The Butcher Knife

Not once did I see one used for butchering.
The wooden handle firm in the grasp,
the broad, long edge, serrated ominously,
quite capable of rending limb from torso,
or a small head from a shuddering spine.

No, the fame of these kitchen implements
was their use by neurotic aunties,
stepmothers too jealous and easily provoked,
old wives at the end of married tether.

Medea in slippers and terrycloth,
red-eyed from onion chopping,
she waved it aloft in a shrieking rage, or,
worse by far, swung it in stone-eyed silence.

She could chase and corner a terrified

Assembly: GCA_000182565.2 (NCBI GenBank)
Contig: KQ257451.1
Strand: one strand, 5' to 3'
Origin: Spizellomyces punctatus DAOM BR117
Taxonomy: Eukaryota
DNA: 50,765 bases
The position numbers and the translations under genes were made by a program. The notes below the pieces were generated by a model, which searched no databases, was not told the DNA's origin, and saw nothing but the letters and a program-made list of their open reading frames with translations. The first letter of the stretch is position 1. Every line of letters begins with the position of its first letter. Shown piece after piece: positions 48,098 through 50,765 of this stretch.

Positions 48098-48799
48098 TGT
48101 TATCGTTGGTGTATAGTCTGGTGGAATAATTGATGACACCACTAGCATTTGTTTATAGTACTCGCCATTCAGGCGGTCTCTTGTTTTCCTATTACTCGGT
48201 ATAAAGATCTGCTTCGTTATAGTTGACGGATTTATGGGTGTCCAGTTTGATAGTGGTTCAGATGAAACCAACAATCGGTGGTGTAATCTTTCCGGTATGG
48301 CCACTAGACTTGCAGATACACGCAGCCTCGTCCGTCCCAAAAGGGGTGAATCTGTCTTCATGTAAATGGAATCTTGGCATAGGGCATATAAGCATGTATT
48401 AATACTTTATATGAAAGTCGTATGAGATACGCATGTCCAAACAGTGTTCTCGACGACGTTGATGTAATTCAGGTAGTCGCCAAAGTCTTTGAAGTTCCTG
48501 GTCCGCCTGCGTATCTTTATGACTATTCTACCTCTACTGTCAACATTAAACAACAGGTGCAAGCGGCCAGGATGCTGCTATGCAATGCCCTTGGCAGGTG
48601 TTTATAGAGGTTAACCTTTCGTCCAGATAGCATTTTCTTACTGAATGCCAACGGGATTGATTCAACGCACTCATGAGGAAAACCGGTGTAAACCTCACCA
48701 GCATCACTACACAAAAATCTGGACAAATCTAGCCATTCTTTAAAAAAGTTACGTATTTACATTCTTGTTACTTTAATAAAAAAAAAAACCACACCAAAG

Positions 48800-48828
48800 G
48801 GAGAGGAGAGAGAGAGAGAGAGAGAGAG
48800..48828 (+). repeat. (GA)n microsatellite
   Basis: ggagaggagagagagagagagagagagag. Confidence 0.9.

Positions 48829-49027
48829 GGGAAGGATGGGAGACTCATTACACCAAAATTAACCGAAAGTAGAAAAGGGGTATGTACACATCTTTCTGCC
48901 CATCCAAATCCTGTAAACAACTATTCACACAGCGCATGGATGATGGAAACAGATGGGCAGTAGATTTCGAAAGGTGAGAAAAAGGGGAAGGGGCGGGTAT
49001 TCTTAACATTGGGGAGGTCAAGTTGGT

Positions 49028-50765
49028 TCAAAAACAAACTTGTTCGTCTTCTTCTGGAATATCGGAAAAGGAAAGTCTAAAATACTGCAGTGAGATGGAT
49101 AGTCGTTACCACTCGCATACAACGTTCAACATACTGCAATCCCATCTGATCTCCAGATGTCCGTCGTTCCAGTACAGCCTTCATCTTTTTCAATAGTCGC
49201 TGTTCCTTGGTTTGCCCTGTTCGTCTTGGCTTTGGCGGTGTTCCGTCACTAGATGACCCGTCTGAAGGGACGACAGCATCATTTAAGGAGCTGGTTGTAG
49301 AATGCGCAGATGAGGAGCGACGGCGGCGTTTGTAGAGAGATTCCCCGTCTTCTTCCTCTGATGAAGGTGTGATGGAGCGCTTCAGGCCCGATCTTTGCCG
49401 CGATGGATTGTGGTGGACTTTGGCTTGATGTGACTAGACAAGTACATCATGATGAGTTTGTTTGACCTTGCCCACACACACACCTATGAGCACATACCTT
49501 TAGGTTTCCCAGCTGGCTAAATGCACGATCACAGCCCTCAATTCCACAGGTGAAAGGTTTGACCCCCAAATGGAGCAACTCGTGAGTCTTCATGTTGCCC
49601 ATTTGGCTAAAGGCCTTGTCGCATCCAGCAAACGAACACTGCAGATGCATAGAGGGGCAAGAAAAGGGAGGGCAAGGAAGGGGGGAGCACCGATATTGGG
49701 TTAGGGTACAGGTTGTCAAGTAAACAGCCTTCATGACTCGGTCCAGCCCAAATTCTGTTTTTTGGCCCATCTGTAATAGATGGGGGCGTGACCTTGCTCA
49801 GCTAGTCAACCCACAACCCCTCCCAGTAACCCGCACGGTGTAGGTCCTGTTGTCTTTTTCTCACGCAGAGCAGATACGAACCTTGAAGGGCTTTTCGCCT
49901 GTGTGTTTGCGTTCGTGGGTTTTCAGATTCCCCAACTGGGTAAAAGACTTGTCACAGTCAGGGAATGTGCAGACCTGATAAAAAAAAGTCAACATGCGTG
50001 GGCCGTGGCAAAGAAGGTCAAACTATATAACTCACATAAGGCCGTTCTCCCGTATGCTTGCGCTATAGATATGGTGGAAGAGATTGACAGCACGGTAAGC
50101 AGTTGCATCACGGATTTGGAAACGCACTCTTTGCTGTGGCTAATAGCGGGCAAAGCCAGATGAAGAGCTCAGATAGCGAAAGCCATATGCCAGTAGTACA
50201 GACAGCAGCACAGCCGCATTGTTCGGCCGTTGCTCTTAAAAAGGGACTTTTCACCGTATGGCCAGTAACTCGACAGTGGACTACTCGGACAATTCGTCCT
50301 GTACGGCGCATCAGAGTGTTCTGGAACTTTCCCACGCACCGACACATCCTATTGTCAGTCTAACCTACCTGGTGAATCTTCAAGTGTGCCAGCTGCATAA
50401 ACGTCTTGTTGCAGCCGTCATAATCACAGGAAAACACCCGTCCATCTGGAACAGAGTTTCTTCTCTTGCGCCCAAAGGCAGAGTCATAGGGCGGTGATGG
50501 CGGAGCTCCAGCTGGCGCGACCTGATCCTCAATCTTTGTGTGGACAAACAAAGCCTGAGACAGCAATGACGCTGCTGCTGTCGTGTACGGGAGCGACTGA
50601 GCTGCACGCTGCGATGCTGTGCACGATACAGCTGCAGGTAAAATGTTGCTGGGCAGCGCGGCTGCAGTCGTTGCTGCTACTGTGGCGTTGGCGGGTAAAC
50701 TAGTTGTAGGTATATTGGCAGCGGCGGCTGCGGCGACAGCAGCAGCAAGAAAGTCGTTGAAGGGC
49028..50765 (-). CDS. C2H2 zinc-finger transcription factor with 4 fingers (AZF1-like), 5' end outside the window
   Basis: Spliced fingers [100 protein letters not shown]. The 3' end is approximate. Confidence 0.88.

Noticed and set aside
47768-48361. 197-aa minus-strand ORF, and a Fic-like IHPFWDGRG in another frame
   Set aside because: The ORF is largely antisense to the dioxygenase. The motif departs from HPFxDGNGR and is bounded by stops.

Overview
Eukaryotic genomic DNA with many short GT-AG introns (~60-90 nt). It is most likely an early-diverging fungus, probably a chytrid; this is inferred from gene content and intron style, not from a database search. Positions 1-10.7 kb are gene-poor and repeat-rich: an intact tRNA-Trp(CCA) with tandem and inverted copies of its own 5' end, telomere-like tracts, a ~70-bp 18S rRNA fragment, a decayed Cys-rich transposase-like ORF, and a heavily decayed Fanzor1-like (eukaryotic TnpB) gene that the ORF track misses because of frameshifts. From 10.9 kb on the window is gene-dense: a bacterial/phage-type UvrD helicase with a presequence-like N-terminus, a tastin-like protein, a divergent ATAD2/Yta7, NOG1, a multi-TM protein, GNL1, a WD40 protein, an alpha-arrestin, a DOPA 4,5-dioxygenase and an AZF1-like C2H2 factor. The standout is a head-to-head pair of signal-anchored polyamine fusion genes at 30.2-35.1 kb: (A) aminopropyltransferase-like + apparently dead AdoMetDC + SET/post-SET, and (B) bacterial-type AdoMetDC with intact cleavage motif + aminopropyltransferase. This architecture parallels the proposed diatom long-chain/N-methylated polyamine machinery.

stepchild (while her own, better daughter
watches from the stairwell landing),
or send the man hurtling to corner tavern.

In the right hands, this most domestic
of kitchen tools clears any house
of inconvenient relatives,
of the need for cooking and mending,

a Pennsylvania Gothic sword
that never needs sharpening.

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